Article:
What was the government’s response to the Independent Commission on Freedom of Information report?
I will start this by declaring some interests in the area of freedom of information. I am the appellant in case EA/2016/0033 (which is a case with the First Tier Tribunal (Information Rights) involving decision notice FS50596346). A further case involving an appeal to the First Tier Tribunal (Information Rights) involving decision notice FER0592270 was put in the post on Monday, but is yet to be received by the Tribunal. There are also numerous ICO decision notices that have been issued about FOI requests I have made.
Yesterday the government published the final report of the Independent Commission on Freedom of Information and there is a ministerial written statement here about it.
Introducing new fees for FOI requests (above those that can be already charged) has been ruled out partly because this would lead to a reduction in FOI requests from the media and others.
The ministerial statement also refers to updated codes of practice published. Interestingly one of the requirements of this new code of practice will be for public authorities with a hundred or more full-time equivalent employees to publish detailed statistics on how they deal with FOI/EIR requests.
I presume this will be something similar to the quarterly reports issued by central government which give a detailed account of how FOI and EIR requests have been dealt with over that timescale.
As the ministerial statement states “The publication of such data not only provides accountability to the public, but allows the Information Commissioner to identify and target poorly performing public authorities more effectively.”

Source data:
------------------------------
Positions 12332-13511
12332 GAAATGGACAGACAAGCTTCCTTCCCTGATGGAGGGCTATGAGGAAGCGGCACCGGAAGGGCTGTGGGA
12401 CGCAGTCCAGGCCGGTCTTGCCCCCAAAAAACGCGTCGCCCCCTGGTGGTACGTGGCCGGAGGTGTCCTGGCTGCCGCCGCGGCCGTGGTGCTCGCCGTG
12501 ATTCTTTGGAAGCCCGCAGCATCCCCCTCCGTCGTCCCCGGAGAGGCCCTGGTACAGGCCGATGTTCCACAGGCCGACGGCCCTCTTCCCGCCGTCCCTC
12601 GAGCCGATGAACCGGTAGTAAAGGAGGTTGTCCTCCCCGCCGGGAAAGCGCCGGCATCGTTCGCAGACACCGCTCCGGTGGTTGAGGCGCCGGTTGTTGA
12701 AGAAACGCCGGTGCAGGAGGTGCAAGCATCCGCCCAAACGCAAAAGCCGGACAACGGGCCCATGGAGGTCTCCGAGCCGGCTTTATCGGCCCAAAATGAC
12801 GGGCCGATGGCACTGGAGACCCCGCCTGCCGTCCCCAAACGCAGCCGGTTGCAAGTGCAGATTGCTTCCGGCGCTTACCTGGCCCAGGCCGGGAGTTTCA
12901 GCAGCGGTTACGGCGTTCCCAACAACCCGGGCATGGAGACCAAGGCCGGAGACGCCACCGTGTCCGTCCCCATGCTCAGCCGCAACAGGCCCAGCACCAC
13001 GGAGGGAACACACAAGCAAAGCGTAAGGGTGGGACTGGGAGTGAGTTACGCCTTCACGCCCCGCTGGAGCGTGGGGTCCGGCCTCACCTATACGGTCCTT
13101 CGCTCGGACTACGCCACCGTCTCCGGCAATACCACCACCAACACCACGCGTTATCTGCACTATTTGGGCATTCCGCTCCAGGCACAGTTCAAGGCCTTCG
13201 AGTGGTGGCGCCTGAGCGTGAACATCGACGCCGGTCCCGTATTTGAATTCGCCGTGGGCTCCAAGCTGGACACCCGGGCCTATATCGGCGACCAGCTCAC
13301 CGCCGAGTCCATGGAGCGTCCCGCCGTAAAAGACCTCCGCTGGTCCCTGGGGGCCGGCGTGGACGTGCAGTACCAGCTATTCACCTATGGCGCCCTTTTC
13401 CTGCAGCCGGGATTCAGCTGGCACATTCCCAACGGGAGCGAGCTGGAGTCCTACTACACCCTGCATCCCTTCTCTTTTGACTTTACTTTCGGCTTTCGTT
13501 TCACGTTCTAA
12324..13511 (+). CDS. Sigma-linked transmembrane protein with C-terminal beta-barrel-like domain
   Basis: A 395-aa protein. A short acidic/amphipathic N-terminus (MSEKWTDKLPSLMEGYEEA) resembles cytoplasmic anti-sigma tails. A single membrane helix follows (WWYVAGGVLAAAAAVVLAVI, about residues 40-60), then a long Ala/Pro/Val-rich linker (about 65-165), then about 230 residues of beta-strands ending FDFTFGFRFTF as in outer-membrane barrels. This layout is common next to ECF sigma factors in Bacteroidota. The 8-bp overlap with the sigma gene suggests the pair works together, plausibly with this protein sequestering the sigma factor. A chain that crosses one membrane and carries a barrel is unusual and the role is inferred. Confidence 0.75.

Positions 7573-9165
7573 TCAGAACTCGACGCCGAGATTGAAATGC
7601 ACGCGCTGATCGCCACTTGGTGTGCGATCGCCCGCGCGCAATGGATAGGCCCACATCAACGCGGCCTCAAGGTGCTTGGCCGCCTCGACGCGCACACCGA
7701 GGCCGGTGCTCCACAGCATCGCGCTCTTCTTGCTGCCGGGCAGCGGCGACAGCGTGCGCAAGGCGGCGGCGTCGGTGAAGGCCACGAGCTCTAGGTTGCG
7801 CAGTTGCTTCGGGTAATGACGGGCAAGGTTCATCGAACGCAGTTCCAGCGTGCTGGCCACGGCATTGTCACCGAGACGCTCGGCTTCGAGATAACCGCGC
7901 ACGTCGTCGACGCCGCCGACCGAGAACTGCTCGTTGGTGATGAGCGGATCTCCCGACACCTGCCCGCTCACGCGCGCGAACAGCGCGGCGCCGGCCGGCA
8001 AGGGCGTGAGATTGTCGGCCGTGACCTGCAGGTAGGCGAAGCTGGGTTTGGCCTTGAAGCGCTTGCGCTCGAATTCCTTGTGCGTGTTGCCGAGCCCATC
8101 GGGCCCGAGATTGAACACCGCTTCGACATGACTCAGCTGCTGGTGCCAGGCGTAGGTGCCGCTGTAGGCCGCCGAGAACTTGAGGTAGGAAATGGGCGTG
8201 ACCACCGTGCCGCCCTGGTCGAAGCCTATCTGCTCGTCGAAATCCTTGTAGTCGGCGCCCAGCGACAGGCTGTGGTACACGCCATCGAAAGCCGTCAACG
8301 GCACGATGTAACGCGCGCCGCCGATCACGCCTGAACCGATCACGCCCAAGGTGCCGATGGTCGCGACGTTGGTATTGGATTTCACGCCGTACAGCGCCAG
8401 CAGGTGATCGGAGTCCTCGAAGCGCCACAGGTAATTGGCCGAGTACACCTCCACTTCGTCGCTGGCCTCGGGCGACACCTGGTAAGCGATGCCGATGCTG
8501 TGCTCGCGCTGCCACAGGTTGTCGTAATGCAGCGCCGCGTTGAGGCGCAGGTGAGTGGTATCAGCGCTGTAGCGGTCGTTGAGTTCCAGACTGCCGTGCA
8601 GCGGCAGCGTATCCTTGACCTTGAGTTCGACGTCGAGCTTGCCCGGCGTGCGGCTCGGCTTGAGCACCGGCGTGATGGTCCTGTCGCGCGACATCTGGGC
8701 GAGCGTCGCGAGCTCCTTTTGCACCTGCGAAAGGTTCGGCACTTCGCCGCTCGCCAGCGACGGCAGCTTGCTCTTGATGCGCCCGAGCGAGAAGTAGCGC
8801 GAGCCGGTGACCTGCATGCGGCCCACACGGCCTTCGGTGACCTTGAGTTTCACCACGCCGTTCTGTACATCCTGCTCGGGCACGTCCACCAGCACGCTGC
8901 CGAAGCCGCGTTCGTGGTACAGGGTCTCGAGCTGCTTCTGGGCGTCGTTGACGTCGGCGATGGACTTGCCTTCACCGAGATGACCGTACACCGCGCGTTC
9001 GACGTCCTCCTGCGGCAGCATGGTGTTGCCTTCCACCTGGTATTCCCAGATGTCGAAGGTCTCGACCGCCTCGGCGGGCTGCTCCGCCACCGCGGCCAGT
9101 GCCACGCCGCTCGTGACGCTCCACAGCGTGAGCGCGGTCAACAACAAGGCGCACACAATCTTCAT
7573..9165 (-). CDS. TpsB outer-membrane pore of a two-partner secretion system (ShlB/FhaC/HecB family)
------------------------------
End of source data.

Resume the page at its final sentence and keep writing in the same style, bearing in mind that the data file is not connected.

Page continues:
Certainly once the new code of practice is published, a new requirement on local government bodies to publish this detailed information will provide an insight into how FOI/EIR requests are dealt with.
There is also going to be revised guidance on the application of section 14(1) (vexatious or repeated requests). The ministerial statement states that they expect this only to be used in “rare cases” and that “the ‘vexatious’ designation is not an excuse to save public officials embarrassment from poor decisions or inappropriate spending of taxpayers’ money”.
There is also going to be consideration by the government of whether to include a requirement to publish expenses and benefits in kind received by senior public sector executives. It seems FOI requests have been made for these, but turned down on data protection grounds.
As I’m the Appellant in the Tribunal case EA/2016/0033 (which isn’t classed as “active” yet (as “active” in such cases is defined as from the point when a hearing date is set), I can reveal that the only major development in that case is that Wirral Metropolitan Borough Council has been added as a party to the appeal as second respondent (originally the case was just between myself and the Information Commissioner).
I’m still awaiting the Information Commissioner’s response (due by the 17th March 2016) and Wirral Council’s response is due not more than 21 days after they receive the Information Commissioner’s response.
Once the Information Commissioner responds and Wirral Metropolitan Borough Council responds to the Information Commissioner’s response, I have up to 14 days to respond to their responses.
The Tribunal have asked all parties to notify them of any dates they are not available between 6th June 2016 and 29th July 2016, so I presume a hearing date will be set on some day between those two dates.
I’ve also been sent a copy of the practice note on closed material in information rights cases.
I’m sure there are those that could comment better than me about a practice direction that leads to hearings discussing the secret information while one of the parties to the appeal is excluded (secret hearings) and a guide to keeping information secret from one of the parties to the case.
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